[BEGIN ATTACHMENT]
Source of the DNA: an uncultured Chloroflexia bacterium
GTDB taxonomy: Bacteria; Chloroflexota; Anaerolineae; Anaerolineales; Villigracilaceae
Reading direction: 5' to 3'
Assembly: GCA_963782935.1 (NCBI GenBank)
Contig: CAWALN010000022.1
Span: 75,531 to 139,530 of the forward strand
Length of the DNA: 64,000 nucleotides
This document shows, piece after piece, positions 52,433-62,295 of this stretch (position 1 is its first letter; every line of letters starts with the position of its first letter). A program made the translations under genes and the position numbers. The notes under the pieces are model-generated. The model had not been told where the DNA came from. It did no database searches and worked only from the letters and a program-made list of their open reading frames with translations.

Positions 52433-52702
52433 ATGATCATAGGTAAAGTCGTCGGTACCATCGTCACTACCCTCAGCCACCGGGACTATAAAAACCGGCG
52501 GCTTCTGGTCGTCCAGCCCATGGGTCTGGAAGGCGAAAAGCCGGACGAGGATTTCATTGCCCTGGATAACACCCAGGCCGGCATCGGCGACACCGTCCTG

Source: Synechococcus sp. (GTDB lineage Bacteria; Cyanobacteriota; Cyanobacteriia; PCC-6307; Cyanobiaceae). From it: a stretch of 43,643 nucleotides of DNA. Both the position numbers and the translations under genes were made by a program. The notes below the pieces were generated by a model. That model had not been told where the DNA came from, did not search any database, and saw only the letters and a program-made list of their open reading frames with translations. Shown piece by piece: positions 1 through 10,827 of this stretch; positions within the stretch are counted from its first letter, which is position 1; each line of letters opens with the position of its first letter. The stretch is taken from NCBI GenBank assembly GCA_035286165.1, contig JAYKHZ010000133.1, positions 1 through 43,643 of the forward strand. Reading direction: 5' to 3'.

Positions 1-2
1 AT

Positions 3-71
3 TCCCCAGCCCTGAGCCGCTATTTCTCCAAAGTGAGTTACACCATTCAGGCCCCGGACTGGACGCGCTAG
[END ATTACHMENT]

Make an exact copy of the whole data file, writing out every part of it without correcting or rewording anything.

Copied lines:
Source of the DNA: an uncultured Chloroflexia bacterium
GTDB taxonomy: Bacteria; Chloroflexota; Anaerolineae; Anaerolineales; Villigracilaceae
Reading direction: 5' to 3'
Assembly: GCA_963782935.1 (NCBI GenBank)
Contig: CAWALN010000022.1
Span: 75,531 to 139,530 of the forward strand
Length of the DNA: 64,000 nucleotides
This document shows, piece after piece, positions 52,433-62,295 of this stretch (position 1 is its first letter; every line of letters starts with the position of its first letter). A program made the translations under genes and the position numbers. The notes under the pieces are model-generated. The model had not been told where the DNA came from. It did no database searches and worked only from the letters and a program-made list of their open reading frames with translations.

Positions 52433-52702
52433 ATGATCATAGGTAAAGTCGTCGGTACCATCGTCACTACCCTCAGCCACCGGGACTATAAAAACCGGCG
52501 GCTTCTGGTCGTCCAGCCCATGGGTCTGGAAGGCGAAAAGCCGGACGAGGATTTCATTGCCCTGGATAACACCCAGGCCGGCATCGGCGACACCGTCCTG

Source: Synechococcus sp. (GTDB lineage Bacteria; Cyanobacteriota; Cyanobacteriia; PCC-6307; Cyanobiaceae). From it: a stretch of 43,643 nucleotides of DNA. Both the position numbers and the translations under genes were made by a program. The notes below the pieces were generated by a model. That model had not been told where the DNA came from, did not search any database, and saw only the letters and a program-made list of their open reading frames with translations. Shown piece by piece: positions 1 through 10,827 of this stretch; positions within the stretch are counted from its first letter, which is position 1; each line of letters opens with the position of its first letter. The stretch is taken from NCBI GenBank assembly GCA_035286165.1, contig JAYKHZ010000133.1, positions 1 through 43,643 of the forward strand. Reading direction: 5' to 3'.

Positions 1-2
1 AT

Positions 3-71
3 TCCCCAGCCCTGAGCCGCTATTTCTCCAAAGTGAGTTACACCATTCAGGCCCCGGACTGGACGCGCTAG